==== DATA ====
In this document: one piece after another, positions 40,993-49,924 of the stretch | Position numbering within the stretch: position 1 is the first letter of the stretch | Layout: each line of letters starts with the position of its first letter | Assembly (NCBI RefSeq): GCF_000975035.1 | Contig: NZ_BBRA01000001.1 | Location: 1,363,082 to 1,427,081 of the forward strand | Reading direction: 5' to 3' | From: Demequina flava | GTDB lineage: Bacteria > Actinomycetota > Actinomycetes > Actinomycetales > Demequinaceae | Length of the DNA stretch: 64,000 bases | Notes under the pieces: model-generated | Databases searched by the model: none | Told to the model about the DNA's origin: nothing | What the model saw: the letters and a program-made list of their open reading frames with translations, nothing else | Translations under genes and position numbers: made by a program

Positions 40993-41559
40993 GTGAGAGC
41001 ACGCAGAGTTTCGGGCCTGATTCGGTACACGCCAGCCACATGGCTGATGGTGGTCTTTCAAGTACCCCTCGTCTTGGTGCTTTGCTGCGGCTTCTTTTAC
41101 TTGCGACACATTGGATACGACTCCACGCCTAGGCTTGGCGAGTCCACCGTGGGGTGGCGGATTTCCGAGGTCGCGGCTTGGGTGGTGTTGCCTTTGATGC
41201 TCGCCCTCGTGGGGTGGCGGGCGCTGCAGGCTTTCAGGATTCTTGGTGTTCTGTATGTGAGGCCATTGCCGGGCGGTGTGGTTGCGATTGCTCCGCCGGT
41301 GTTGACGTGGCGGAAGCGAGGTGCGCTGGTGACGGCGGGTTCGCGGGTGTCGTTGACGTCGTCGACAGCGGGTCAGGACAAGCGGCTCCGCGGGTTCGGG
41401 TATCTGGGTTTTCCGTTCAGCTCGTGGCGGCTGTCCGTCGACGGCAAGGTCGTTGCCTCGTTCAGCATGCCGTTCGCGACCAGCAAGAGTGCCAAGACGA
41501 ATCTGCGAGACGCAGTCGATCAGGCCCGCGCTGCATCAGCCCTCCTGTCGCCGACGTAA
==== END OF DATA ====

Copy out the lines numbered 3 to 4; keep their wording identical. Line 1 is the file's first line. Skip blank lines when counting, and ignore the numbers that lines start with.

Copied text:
40993 GTGAGAGC
41001 ACGCAGAGTTTCGGGCCTGATTCGGTACACGCCAGCCACATGGCTGATGGTGGTCTTTCAAGTACCCCTCGTCTTGGTGCTTTGCTGCGGCTTCTTTTAC